• A name is not a talisman or a magic charm: a symbol, not an enchantment. Remember: Judah did not live up to his name (“He shall be praised”), although his betrayal of Jesus facilitated Christ’s death and was instrumental in bringing glory and praise to God.
  • East Meets West
  • Paul (little) might not sound very manly, but this apostle was brought low from a lofty position which was signified by the name “Saul,” Israel’s first king. While Saul is definitely atypical on a school roster in many parts of North America, it’s common in worldwide Jewish communities. Sometimes, a name that seems American or European is borrowed from Middle Eastern tradition, but has been used in America for so long that it sounds like a common Western name. Like ancient inventions originally from the East (paper, the printing press), we Westerners prefer to think we thought of them first.
  • Not all of the disciples bore monikers with we would consider having a “Western ring.” “Judas” is a form of “Judah,” a Hebrew name which persists in Christian culture. On the other hand, if you imagined “Thaddaeus” was Hebrew, think again—it’s Greek. Just because a name is unfamiliar doesn’t make it “Eastern.”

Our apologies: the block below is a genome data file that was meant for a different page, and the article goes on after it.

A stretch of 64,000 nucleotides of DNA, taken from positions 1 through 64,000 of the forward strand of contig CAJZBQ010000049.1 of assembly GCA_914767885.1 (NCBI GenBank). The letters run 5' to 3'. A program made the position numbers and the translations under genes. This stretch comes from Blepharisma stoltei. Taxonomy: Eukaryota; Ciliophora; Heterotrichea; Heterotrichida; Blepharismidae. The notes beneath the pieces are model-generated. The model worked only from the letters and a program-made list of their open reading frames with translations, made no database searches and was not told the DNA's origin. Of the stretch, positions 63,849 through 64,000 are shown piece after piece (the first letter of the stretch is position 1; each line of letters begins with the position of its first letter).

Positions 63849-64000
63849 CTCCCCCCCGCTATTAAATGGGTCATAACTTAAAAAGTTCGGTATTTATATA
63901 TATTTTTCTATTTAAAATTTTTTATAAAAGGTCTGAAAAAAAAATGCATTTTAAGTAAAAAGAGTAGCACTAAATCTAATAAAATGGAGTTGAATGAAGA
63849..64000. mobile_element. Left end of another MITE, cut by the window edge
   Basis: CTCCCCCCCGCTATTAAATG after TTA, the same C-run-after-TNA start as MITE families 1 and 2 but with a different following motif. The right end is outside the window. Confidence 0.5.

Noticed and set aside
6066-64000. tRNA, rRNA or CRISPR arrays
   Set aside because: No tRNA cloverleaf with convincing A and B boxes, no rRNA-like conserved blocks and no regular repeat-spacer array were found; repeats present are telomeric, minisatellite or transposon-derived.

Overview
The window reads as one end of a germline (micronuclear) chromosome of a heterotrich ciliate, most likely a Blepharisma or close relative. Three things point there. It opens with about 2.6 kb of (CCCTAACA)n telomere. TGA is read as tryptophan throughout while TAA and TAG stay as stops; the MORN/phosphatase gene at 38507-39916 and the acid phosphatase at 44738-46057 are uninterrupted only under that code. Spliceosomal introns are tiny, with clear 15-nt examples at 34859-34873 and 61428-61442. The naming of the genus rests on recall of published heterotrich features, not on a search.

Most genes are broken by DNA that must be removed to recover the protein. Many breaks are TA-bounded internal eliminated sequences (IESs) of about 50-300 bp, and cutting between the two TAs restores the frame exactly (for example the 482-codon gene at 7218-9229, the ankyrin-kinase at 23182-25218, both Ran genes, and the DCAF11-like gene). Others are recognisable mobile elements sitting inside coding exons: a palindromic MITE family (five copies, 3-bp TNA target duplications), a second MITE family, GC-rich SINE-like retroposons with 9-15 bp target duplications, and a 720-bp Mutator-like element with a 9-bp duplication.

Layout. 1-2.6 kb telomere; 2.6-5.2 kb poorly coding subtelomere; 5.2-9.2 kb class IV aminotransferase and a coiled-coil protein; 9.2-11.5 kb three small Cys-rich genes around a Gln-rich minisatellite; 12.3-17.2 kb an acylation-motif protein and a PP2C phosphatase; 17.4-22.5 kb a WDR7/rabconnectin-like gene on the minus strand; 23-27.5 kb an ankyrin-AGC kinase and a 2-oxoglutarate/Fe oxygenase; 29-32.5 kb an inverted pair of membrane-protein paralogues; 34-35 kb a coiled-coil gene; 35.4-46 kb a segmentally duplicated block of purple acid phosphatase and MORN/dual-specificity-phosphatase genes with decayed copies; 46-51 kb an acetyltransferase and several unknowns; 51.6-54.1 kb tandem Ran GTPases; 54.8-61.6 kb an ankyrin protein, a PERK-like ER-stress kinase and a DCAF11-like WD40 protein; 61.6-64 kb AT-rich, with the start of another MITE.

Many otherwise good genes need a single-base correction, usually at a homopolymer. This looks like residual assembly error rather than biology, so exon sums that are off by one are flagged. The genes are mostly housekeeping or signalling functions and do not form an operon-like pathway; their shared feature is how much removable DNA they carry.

For he that findeth me shall find life, and shall receive mercy from the Lord. But he that sinneth against me, harmeth his own soul; All those who hate me love death.’ Proverb. 8:35-36 But God shows his love for us in this: While we were still sinners, Christ died for us. Romans 5:8 He committed no sin, nor was any guile found in his mouth; He did not rebuke in return; He did not threaten when he suffered, but committed himself to the righteous judge. He Himself bore our sins in His own body on the cross, that we might die to sins and live to righteousness; By His stripes you were healed. 1 st. Proverb. 8:35-36 Nor is salvation in any other; For there is no other name under heaven given among men by which we must be saved.” Acts 4:12 Jesus said to him: “I am the way, the truth, and the life; No one comes to the Father except through me.” John 14:6 Behold, he comes with the clouds, and every eye shall see him, even those who despise him; And all the tribes of the earth will mourn because of him. So be it! Amen! Revelation 1:7 And he was clothed in blood; And his name is called ‘Word of God’. Revelation 19:13 “And behold, I come quickly; And I have my reward to give to every man according to his work. I am Alpha and Omega, the beginning and the end, the first and the last.” Revelation 22:12-13 Note: Today people don’t even have time to go to heaven. Believe in Jesus Christ and you will receive forgiveness of sins, salvation and eternal life.